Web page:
U.S. alerts “nations” to remain alert of the risks of doing business with Iran

The United States has warned the international community not to test Washington’s resolve vis-à-vis the international sanctions it imposed on the Islamic Republic of Iran. During a press briefing at the U.S. State Department, the Administration’s Special Representative for Iran alerted nations around the world to remain alert of the risks of doing business with the Islamic Republic, including with its maritime shipping industry that is a key component in Tehran’s efforts to preserve its oil exports. The American envoy underscored that the world’s compliance was imperative to pressure Tehran’s energy sector, which subsequently finances the Ayatollah regime’s malign activities. “These sanctions are critical to our maximum pressure campaign. Iran’s energy sector accounts for up to 80 percent of the country’s income from exports. The regime uses this revenue to support its terrorist militias, fund missile proliferation, and sustain its revolutionary exploits that destabilize the Middle East,” US Special Representative for Iran.


With regard to oil waivers the United States granted to eight nations around the world, the Administration’s representative emphasized that the United States leads its actions in a responsible manner that advances its national security objective while at the same time it avoid harming its economy and that of its international partners. “We have an adequately supplied oil market. We have to ensure that we advance our national security objectives while we do not injure our economic interests. If we were to increase the price of oil, it would be bad for American consumers, it would be bad for the global economy, and it would give an advantage to Iran. Now, we foresee in 2019 that we will have more supply than demand, and that puts us in a much better position to bring countries – all countries importing Iranian crude to zero. So that’s our target,” U.S. Special Representative for Iran Hook Brian said.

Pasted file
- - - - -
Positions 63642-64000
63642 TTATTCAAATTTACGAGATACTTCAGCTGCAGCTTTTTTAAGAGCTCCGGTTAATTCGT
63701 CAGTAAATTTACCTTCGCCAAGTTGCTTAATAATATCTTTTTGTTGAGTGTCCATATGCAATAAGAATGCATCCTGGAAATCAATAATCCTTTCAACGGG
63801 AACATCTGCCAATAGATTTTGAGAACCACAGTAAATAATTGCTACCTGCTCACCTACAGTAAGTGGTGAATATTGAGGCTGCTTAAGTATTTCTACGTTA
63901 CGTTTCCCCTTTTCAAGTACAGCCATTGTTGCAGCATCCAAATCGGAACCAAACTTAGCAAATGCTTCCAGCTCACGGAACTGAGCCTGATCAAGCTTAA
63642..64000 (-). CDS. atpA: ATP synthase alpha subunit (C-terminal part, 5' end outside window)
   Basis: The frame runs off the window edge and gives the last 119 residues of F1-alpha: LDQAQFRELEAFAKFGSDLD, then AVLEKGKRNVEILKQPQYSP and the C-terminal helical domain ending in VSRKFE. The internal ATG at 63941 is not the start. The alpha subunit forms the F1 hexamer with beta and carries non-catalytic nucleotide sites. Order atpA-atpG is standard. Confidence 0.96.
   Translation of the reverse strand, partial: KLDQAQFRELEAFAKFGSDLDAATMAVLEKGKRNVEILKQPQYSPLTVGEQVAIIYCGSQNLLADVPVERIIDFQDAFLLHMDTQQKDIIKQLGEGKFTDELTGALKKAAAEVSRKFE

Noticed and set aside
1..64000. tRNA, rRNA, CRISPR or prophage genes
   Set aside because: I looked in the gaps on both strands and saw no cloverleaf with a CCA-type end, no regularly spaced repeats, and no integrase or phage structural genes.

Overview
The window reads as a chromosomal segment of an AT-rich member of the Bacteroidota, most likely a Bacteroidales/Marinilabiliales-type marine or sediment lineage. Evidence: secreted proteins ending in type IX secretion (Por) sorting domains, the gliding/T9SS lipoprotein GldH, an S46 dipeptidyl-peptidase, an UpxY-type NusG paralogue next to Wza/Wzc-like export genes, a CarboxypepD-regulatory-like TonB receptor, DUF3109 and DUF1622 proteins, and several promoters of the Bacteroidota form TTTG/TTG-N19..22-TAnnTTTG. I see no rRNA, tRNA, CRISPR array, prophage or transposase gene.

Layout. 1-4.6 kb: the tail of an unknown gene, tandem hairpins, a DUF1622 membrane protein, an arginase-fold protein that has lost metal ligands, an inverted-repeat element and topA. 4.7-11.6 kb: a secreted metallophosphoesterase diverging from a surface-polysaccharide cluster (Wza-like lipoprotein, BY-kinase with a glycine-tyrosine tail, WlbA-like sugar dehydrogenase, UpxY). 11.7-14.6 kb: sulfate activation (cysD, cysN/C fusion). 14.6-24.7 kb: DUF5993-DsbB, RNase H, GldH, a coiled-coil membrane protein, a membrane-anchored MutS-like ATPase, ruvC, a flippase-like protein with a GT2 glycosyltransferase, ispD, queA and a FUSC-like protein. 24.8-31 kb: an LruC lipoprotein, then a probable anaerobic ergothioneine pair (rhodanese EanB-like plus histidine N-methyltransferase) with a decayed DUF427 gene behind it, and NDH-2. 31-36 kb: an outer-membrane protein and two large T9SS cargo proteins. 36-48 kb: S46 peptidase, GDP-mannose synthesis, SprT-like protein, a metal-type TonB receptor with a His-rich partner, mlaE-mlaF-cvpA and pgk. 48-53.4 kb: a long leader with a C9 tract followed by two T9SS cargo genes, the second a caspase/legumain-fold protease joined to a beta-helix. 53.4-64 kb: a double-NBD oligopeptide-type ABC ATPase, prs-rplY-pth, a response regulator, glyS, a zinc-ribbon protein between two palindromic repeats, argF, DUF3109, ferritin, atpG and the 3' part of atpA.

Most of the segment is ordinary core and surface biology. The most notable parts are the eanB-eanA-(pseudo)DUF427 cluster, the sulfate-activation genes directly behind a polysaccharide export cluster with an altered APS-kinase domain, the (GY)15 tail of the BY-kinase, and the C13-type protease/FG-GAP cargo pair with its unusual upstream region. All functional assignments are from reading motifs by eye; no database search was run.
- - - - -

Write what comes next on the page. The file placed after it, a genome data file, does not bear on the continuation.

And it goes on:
Earlier in the day, U.S. President Donald Trump hosted a Press Conference on the outcome of the United States’ Mid-term election. In response to a question on a statement made by Turkish President Recep Tayyip Erdogan – in which he stressed that Ankara would not abide by the United States sanctions regime against the Islamic Republic – President Trump emphasized that the waivers were granted to several countries for the purpose of global stability. Nevertheless, the President emphasized that “the sanctions will get tougher as time goes by.” “So rather than deciding to be as tough as I am on most of the sanctions, what I’ve done is I said ‘we’re not going to do it that way, we’re going to let some of the oil go out to these countries that really do need it. Because I don’t want to drive the oil prices up to 100 or 150 dollars, but which could happen very easily. It’s a very fragile market, very, very fragile. I know it very well and it’s the absolute right decision and they’ll get tougher as time goes by. Maybe. But I don’t want to have any effect on the oil prices worldwide where I drive them up. Because I consider that to be a tax and I don’t like taxes,” US President Trump said.